Status Report

NASA Space Shuttle Processing Status Report 24 March 2006

By SpaceRef Editor
March 25, 2006
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NASA’s space shuttle fleet is housed and processed at Kennedy Space Center, Fla.

Mission: STS-121 – 18th International Space Station Flight (ULF1.1) – Multi-Purpose Logistics Module
Vehicle: Discovery (OV-103)
Location: Orbiter Processing Facility Bay 3
Launch Date: Launch Planning Window July 1-19, 2006
Launch Pad: 39B
Crew: Lindsey, Kelly, Sellers, Fossum, Nowak, Wilson and Reiter
Inclination/Orbit Altitude: 51.6 degrees/122 nautical miles

Technicians continue to process Discovery and close out completed areas for its launch to the International Space Station. The seven-member STS-121 crew was at Kennedy on Monday for the station crew equipment interface test. This standard test provides the crew with hands-on experiences with equipment that will be used on orbit.

Final closeouts of the space shuttle main engines continue with thermal protection system foaming operations around the engines. Technicians removed and replaced windows No. 3 and 5. Work continues in the payload bay in preparation for reinstallation of the remote manipulator system, or shuttle arm. The repaired arm is scheduled to return to Kennedy from the vendor in Canada in early April.

Mission: STS-115 – 19th International Space Station Flight (12A) – P3/P4 Solar Arrays
Vehicle: Atlantis (OV-104)
Location: Orbiter Processing Facility Bay 1
Launch Date: No earlier than Aug. 28, 2006 Launch Pad: 39B
Crew: Jett, Ferguson, Tanner, Burbank, MacLean and Stefanyshyn-Piper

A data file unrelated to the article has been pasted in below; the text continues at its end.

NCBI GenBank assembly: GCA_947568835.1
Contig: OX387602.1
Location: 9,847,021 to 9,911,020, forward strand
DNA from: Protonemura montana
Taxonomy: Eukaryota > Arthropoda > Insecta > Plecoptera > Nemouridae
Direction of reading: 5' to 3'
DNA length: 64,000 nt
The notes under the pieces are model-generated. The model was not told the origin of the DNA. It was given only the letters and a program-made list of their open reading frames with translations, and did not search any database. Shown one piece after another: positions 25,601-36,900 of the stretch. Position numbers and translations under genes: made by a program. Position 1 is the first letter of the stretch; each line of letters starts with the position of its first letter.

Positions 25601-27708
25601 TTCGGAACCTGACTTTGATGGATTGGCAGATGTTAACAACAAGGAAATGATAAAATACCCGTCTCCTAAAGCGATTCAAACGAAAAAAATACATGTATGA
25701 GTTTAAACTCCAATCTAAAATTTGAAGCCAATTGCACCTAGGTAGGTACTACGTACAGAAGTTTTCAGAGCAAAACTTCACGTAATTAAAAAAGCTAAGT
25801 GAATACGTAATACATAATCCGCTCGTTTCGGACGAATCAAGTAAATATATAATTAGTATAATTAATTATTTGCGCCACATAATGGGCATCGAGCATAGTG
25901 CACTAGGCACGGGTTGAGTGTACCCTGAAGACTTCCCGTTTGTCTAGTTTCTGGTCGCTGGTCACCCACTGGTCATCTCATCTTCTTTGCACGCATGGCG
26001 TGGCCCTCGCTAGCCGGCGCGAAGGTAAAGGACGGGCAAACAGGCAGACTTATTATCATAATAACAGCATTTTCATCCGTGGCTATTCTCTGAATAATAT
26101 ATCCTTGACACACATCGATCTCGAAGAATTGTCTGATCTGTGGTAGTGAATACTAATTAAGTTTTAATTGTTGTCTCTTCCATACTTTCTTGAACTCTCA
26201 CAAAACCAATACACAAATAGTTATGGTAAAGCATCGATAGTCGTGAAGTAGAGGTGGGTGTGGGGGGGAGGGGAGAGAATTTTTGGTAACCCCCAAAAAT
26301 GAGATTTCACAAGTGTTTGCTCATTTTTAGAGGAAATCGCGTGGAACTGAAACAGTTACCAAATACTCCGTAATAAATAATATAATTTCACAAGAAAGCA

Inclination/Orbit Altitude: 51.6 degrees/122 nautical miles

Technicians continue to perform powered-up system testing on Atlantis for its mission to the International Space Station. The final space shuttle main engine is scheduled to be installed in early April, and then final main propulsion leak checks will be performed. Global positioning system functional checks are scheduled to resume today. Removal and replacement of the water coolant loop No. 2 pump package was completed Wednesday. Following the installation of the pump package, the system was retested, and leak checks were completed.

Endeavour (OV-105)

Work continues on Endeavour in Orbiter Processing Facility Bay 2, following an extensive modification period. Technicians continued implementing the new return-to-flight modifications that have been added to the other two vehicles. Upgrades include the orbiter boom sensor system, sensors in the wing leading edges, and the new digital camera to view the external tank.

Fuel cell No. 2 installation is scheduled to begin as early as March 29. Endeavour’s external airlock arrived at Kennedy Space Center on Tuesday and is set to be installed into the payload bay in early April.

External Tank

The external tank that will fly with Discovery on the STS-121 mission is in the Vehicle Assembly Building checkout cell where work is scheduled to begin on Monday. Technicians will remove and replace the external tank’s four liquid hydrogen engine cutoff sensors, which indicate whether the tank still has fuel during its climb to orbit.

The replacement will be performed by the technicians from NASA’s Michoud Assembly Facility who are most familiar with this particular work. This work will take approximately 22 days to complete. On Monday, the technicians will begin removing the foam on the bottom of the tank and then remove a cover, called the “manhole.” This will provide access to the area to begin the removal and replacement of the sensors.

SpaceRef staff editor.